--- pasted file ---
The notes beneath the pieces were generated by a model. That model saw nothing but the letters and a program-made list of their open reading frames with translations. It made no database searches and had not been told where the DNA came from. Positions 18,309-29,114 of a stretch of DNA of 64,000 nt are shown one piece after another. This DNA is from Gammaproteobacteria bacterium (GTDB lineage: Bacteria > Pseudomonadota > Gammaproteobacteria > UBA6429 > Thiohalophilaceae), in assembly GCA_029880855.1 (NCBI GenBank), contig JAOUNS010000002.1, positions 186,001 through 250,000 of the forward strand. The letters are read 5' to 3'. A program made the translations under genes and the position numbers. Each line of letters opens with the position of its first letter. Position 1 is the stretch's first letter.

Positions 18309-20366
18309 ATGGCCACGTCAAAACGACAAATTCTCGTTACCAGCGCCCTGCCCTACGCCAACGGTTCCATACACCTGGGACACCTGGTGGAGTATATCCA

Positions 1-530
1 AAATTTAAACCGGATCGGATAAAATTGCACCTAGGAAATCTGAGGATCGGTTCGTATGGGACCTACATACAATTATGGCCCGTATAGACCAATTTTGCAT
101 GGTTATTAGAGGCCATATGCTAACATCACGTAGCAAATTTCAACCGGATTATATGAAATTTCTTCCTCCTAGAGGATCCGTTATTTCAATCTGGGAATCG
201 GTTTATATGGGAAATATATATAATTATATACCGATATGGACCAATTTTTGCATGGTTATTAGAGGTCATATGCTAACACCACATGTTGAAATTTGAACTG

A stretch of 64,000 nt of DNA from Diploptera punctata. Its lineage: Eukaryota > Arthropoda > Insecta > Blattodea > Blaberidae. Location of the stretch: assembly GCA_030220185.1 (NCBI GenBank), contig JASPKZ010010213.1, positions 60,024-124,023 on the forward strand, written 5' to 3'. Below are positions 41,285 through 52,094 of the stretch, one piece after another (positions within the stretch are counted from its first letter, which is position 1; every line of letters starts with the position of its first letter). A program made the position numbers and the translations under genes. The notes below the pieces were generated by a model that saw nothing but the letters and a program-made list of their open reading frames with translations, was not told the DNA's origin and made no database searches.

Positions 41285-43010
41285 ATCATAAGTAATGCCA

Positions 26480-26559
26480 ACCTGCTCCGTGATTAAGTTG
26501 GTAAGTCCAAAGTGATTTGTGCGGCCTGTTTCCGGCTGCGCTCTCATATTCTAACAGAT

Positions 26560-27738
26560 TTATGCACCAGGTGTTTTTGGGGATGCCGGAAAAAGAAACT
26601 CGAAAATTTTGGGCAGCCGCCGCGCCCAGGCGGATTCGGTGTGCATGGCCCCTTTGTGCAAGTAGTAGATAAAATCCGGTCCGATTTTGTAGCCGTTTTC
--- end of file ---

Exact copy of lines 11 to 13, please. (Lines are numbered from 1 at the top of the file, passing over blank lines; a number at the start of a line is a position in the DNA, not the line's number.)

Positions 26480-26559
26480 ACCTGCTCCGTGATTAAGTTG
26501 GTAAGTCCAAAGTGATTTGTGCGGCCTGTTTCCGGCTGCGCTCTCATATTCTAACAGAT